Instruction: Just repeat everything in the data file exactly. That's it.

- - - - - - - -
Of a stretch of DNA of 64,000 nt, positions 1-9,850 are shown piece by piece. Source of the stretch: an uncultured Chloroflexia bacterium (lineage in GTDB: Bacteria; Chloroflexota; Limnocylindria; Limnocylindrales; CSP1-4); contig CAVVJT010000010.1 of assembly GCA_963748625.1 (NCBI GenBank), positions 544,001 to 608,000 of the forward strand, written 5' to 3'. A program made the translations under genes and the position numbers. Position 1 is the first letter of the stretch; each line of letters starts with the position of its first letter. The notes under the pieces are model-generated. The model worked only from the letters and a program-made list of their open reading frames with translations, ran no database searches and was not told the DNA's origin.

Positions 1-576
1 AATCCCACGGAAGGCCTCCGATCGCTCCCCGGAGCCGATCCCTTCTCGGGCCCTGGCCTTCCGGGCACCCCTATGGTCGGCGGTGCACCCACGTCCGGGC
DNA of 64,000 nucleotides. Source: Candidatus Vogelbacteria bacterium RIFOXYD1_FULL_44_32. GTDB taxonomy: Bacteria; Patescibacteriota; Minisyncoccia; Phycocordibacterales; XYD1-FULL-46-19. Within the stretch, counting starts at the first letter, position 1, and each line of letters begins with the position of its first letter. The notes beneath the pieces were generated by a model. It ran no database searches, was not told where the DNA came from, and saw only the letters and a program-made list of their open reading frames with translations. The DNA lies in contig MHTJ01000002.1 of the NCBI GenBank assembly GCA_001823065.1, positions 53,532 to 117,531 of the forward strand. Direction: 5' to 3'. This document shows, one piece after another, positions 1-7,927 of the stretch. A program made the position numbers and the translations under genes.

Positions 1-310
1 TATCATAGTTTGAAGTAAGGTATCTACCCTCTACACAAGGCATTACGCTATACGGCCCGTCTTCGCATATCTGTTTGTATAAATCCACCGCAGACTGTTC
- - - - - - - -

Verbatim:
Of a stretch of DNA of 64,000 nt, positions 1-9,850 are shown piece by piece. Source of the stretch: an uncultured Chloroflexia bacterium (lineage in GTDB: Bacteria; Chloroflexota; Limnocylindria; Limnocylindrales; CSP1-4); contig CAVVJT010000010.1 of assembly GCA_963748625.1 (NCBI GenBank), positions 544,001 to 608,000 of the forward strand, written 5' to 3'. A program made the translations under genes and the position numbers. Position 1 is the first letter of the stretch; each line of letters starts with the position of its first letter. The notes under the pieces are model-generated. The model worked only from the letters and a program-made list of their open reading frames with translations, ran no database searches and was not told the DNA's origin.

Positions 1-576
1 AATCCCACGGAAGGCCTCCGATCGCTCCCCGGAGCCGATCCCTTCTCGGGCCCTGGCCTTCCGGGCACCCCTATGGTCGGCGGTGCACCCACGTCCGGGC
DNA of 64,000 nucleotides. Source: Candidatus Vogelbacteria bacterium RIFOXYD1_FULL_44_32. GTDB taxonomy: Bacteria; Patescibacteriota; Minisyncoccia; Phycocordibacterales; XYD1-FULL-46-19. Within the stretch, counting starts at the first letter, position 1, and each line of letters begins with the position of its first letter. The notes beneath the pieces were generated by a model. It ran no database searches, was not told where the DNA came from, and saw only the letters and a program-made list of their open reading frames with translations. The DNA lies in contig MHTJ01000002.1 of the NCBI GenBank assembly GCA_001823065.1, positions 53,532 to 117,531 of the forward strand. Direction: 5' to 3'. This document shows, one piece after another, positions 1-7,927 of the stretch. A program made the position numbers and the translations under genes.

Positions 1-310
1 TATCATAGTTTGAAGTAAGGTATCTACCCTCTACACAAGGCATTACGCTATACGGCCCGTCTTCGCATATCTGTTTGTATAAATCCACCGCAGACTGTTC